The Order of ThingsAuthor: Father James V. Schall
Publisher: Ignatius Press
Father James Schall, the well-known author and professor of philosophy at Georgetown University, inquires about the various orders found in the cosmos, the human mind, the human body, the city, and he seeks to reflect upon the unity of these orders.
In a world in which the presence of reason and order are denied - presumably in the name of science - in favor of chance explanations of why things are as they are, it is surprising to find that, in the various realms open to the human intellect, we find a persistent order revealed. At first sight, it may seem that this reality can be explained by chance occurrence, but after a point, there is a growing sense that behind things there is, in fact, an order. This order can be traced in the many areas that are open to the human mind. As Aquinas has noted, the order within the cosmos points to an order outside of it, since the cosmos cannot be the cause of its own internal order.
Philosophers have long inquired about the curious fact that the order of things implies not a mere relationship of one thing to another, but a hint that the universe is created with a certain superabundance. Why is the universe, and the things within it, not only ordered but, ordered with a sense of beauty?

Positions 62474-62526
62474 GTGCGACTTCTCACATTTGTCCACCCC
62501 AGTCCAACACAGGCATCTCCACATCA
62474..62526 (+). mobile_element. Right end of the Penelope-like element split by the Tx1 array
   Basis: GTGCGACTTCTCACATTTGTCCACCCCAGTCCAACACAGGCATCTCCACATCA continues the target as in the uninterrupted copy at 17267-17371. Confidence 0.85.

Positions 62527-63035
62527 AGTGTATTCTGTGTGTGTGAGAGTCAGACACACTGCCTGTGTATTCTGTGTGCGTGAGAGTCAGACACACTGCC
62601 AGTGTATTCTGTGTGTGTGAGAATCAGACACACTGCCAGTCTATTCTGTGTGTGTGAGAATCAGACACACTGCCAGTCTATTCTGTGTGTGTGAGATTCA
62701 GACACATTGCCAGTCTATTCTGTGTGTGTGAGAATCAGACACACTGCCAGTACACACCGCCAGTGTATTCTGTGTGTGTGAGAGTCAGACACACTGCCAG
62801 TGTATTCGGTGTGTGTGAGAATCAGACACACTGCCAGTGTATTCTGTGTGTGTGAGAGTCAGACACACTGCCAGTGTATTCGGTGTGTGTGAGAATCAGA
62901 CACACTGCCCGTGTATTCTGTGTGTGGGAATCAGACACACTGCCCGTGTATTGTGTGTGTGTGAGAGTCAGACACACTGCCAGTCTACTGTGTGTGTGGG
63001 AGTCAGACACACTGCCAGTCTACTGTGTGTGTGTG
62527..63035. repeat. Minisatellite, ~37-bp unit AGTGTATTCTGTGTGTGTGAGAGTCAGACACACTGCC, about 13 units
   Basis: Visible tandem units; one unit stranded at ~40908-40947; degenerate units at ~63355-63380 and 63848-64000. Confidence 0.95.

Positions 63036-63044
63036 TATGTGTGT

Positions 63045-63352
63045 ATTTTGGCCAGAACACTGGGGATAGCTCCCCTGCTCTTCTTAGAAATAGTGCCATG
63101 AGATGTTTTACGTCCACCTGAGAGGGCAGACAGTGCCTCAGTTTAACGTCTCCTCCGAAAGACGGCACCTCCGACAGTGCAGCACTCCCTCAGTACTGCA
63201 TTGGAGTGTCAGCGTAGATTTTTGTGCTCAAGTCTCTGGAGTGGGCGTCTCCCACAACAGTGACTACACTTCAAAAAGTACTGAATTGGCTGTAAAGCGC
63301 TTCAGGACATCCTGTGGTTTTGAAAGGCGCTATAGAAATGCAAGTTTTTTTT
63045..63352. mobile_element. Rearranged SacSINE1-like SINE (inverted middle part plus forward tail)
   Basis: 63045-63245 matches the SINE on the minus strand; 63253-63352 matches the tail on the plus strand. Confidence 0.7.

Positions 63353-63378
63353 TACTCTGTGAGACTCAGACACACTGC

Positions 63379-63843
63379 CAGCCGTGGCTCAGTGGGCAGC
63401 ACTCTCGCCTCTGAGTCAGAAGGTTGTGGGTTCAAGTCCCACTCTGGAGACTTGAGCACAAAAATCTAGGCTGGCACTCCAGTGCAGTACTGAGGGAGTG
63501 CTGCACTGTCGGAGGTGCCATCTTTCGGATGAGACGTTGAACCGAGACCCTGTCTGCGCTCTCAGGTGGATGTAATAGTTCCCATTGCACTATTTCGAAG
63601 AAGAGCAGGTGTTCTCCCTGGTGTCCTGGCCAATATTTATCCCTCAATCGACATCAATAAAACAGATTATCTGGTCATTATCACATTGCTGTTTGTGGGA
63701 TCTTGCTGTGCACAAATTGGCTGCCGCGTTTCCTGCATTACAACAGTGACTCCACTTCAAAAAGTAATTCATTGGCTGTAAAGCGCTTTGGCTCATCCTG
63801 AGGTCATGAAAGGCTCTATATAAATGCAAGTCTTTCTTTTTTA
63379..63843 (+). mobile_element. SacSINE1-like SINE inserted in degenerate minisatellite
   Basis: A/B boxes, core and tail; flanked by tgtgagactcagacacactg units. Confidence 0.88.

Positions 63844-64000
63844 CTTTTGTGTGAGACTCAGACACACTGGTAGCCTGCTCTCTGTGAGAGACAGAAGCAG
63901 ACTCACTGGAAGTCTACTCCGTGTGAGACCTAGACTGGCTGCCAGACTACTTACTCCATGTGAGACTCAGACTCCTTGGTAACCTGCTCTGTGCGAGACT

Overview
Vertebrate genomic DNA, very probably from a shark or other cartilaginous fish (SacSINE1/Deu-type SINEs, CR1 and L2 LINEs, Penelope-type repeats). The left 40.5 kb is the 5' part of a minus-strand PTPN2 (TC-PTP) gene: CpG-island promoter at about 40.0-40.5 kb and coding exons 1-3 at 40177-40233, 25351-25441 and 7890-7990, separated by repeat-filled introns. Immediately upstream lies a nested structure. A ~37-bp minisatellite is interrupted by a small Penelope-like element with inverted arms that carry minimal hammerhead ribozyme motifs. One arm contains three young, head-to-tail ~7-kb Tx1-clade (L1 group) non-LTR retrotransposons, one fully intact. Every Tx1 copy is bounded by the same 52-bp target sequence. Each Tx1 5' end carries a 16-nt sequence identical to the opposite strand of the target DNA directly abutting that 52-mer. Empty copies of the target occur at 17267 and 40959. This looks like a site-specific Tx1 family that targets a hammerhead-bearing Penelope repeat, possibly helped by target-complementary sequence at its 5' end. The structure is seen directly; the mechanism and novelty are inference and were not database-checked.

Not only is there an order in things, but also the human mind seems attuned to this order as something it delights in discovering. This relationship implies that there is some correspondence between mind and reality. What is the relationship between the mind and reality? The Order of Things explores this question. Relying on common sense and the experience available to everyone, Schall concludes that it requires more credulity to disbelieve in order than to experience it. Finally, Schall explores the fundamental cause of order, what it is like? Having looked at the order of the created universe, it is not surprising that the revelation of the Godhead is itself ordered in terms of an inner relationship of Persons.
Publication Date: 2007-10-31
Dimensions: 8 x 5.3 x 0.9 inches